In The Period 1880-1915 Did Black People Achieve More Through Protest Or Accommodation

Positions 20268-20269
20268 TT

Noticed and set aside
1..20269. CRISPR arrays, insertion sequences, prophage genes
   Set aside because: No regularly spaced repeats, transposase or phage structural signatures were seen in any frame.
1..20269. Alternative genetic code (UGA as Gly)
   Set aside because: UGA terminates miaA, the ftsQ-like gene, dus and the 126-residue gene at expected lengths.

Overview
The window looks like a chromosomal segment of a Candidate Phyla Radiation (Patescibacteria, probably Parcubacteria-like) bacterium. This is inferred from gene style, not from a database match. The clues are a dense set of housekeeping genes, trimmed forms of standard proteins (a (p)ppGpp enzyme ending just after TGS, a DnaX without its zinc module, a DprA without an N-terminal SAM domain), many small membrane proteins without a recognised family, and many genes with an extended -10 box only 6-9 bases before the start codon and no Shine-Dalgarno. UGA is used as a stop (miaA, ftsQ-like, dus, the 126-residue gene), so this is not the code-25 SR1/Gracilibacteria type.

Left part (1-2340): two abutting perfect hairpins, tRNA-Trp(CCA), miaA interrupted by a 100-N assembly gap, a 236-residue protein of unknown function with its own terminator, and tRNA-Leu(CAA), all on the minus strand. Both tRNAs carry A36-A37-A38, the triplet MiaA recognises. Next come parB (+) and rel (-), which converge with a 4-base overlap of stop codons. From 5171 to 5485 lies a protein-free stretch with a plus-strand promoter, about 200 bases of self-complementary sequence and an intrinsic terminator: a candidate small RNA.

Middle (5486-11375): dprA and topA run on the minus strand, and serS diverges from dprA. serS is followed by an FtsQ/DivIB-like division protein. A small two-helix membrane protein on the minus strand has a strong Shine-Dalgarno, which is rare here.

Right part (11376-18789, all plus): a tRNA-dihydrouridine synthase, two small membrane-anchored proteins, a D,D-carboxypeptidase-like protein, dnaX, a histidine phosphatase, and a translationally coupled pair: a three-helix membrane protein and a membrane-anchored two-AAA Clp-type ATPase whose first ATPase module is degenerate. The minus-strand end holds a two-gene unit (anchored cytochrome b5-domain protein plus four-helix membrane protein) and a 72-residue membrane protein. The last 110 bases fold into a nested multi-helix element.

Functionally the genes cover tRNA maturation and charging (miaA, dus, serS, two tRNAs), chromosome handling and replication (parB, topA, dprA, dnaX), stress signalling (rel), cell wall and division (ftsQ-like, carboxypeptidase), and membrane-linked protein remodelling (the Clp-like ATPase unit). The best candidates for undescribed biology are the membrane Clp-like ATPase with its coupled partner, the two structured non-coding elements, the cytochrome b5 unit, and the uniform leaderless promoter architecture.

By 1880 in America, the effect of the continuing process of legislating the means to segregate and discriminate against the black population had been embraced by most states. This had a huge detrimental effect to not just civil rights, but basic human rights towards the recently emancipated slaves. This brought with it a sharp polarization in the opinion of the black population, in regards how to tackle this problem. On one hand there were those who believed in protesting against the system, to fight for their noble cause of equality, however a large majority believed in accommodating these measures, in showing they were civilised beings and equal to the white man. The outcome was that by accommodating these laws, they gained much respect and made advances; however the effect the militant and protesting wing of the civil rights movement merely reiterated the prejudicial stereotypes held my their oppressors, and in essence hindered any advancements made.A prominent figure in the aggressive and militant wing of the movement, was Ida B. Wells. She was a southern protestor who believe in fighting the legalised segregation exerted by the federal governments. On numerous occasions she fought these measures, such as when a conductor asked her to stand for a white man in Ohio, and she resisted and was arrested. This was a result of the famous ‘Plessy vs. Ferguson’ court case, which paved the way for legalised segregation with its ‘separate but equal’ philosophy. Although she successfully sued the company, what in essence was the outcome of this behaviour is it merely fuelled the white propaganda and Wells on occasion after occasion underestimated the strength on this.The establishment realised the role fear played in mobilising the population to legitimise its brutal and inhumane laws, and these actions only reiterated these racially motivated stereotypes. Although what she was doing was merely resistance, her celebrity rose after forming the ‘Free Speech’ newspaper, with its firm anti-segregationist stance gained her publicity as a firm protestor, an attacker of society and the establishment, and therefore gained and consolidated the stereotypes held by the white population. Although she was a major player in highlighting the institutionalised racism and uniting the freedmen against this common cause, she isolated the white moderates who sympathised with the blacks fight for justice, and therefore had a detrimental effect on the movement as a whole.Her tireless efforts highlighting the prominence of lynching’s in pamphlets such as ‘Southern Horrors: Lynch Law In All Its Phases’ publicised these occurrences, however these agitated the white population and those in power, and only reinforcing them to cover up these brutal happenings by propagating the militant nature of the black population as a whole. Although she paved the way for the later activists in the form of Rosa Parks and Martin Luther King Jnr, she resisted against a society that wasn’t over their perceived advantages of slavery. Playwright Tazewell Thompson describes her as a ‘dynamic, controversial, temperamental, uncompromising race woman…she was a seminal figure in post-reconstruction America’. What his highlights is her personality and means as a protestor, and unwittingly shows why she may of hindered the advancements of the civil rights movement, regardless of how just she was in her actions.Whereas Wells represented the more aggressive school of thought in the civil rights movement, her counterpart W. E. B. De Bois contrasted highly in his beliefs in the methods of attaining equality. Wells was a firm believer in resisting federal legislation, however De Bois was an advocator of accommodating these measures, and using intellectual capabilities to highlight the two races similarities as a means of progressing. For example in 1900 alongside Booker T. Washington organised the Exposition Universelle in Paris. He wanted to show the positive contribution African-Americans could make to society. This is the fundamental difference between himself and Wells’ school of thought, and highlighting the reason why his methods were more successful, as she only reiterated not just the perceived intrinsic differences between whites and blacks, but reinforced the racial stereotypes of the blacks and arguably showing how this race could never be integrated into American society.By founding the ‘Niagra Movement’ with William Monroe Trotter, advocating for the basic civil rights and the erosion of racial segregation and stereotypes, he showed his willingness to adapt into the perceived civilised and constitutional manner of American society, and emphasizing the advantages of giving full racial equality. This willingness to integrate into American society was also shown through he columns in major publications such as the San Francisco Chronicle and Chicago Defender, and shows how the accommodation of the Jim Crow laws as opposed to protesting evidently was more successful.However, because of his advanced level of intellect and education, he therefore held many critical views against the opinions of those less fortunate in the black community, as highlighted as explains ‘A little less complaining and whining, and a little more dogged work and manly striving, would do us more credit than a thousand civil rights bills’. Although this quote would isolate many blacks, De Bois was however successful as presenting himself as a microcosm of the potentiality of the black race as he saw them, and consequently made more advancements than isolating the white population than protesting.Following this trend set by De Bois was Booker T. Washington, another prominent advocator of accommodating the Jim Crow Laws and continuing process of eroding blacks’ civil rights. Just like De Bois he had a reasonable education compared to a lot of the black population, and because of this was a believer in the importance of educating the freedmen, as a means of accommodating and integrating them within American society. He was also seen as a spokesperson for the African-American community because of his accommodating view of attaining civil rights for the blacks, and therefore gained much publicity in highlighting the ‘good’ within the movement, whereas Wells would be considered an aggressor and hinderer to any advancements. Washington once remarked that ‘enjoyment of all the privileges that come to us must be the severe and constant struggle rather than of artificial forcing’. This shows his awareness as to the disadvantages of being an agitator of the establishment, like Wells did, and reiterate just why he was so successful in brining the issue of civil rights to the forefront of debate at the turn on the century.Because of is very institutionalised thought of attaining civil rights and equality, he received criticism within the movement. Even De Bois once called him ‘The Great Accommodator’ as a result of his outlook on the issue. He responded by stating that confrontation would be detrimental to the cause, as the blacks would be massively outnumbered, so therefore cooperation with the whites was the only way to overcome racism. This admission and belief largely symbolises the reason that protesting was not as successful, as he identifies the power of public opinion, and how effective the mobilization of the population would devastate the movement, and this was something fundamentally Wells overlooked in her well intended aggression against the system.What has been highlighted by the aforementioned characters in the fight for civil rights in a post-reconstruction America is the power of accommodation in discarding the popular feeling of superiority over the freedmen. This showed the possible future integration of this once perceived inferior race, however, the protestation by some elements of the movement only reinforced the racially motivated stereotypes attained through the years of slavery by the white population. Therefore it is evident that accommodating paved the way for the successful struggle against the legalised segregation that had blighted the emancipation of the slaves.